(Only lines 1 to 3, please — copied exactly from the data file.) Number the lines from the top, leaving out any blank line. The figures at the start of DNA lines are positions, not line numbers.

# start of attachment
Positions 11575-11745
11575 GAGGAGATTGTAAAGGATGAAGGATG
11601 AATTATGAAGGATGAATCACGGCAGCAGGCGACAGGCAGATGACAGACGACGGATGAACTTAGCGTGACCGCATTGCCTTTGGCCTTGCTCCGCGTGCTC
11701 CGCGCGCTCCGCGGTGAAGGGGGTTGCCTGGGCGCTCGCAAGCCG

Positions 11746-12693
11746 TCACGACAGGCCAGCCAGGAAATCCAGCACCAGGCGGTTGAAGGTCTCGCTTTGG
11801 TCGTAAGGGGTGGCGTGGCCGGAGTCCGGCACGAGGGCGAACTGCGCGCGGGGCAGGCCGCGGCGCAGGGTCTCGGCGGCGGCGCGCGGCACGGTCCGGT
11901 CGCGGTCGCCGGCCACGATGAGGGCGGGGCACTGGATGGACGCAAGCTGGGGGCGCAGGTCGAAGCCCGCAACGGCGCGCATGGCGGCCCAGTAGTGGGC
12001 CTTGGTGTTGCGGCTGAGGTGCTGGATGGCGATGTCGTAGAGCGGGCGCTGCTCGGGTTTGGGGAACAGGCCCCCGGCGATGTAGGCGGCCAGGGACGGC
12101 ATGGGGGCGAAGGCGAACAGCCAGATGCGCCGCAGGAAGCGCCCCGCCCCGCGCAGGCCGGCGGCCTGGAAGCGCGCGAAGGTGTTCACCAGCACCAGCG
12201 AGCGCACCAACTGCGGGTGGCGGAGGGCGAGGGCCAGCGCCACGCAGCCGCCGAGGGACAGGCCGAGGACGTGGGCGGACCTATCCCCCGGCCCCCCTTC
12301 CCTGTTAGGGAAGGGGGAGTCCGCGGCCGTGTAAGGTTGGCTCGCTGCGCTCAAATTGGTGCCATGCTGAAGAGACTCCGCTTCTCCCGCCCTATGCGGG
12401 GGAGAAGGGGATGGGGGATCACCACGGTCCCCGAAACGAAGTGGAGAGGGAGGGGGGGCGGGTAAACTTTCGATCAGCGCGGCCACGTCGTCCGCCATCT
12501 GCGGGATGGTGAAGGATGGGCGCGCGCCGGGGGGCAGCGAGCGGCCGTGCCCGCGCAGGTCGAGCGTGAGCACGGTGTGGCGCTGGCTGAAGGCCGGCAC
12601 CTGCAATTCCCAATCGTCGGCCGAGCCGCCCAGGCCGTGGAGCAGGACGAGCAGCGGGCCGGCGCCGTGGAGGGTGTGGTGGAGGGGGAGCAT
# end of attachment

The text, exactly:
Positions 11575-11745
11575 GAGGAGATTGTAAAGGATGAAGGATG
11601 AATTATGAAGGATGAATCACGGCAGCAGGCGACAGGCAGATGACAGACGACGGATGAACTTAGCGTGACCGCATTGCCTTTGGCCTTGCTCCGCGTGCTC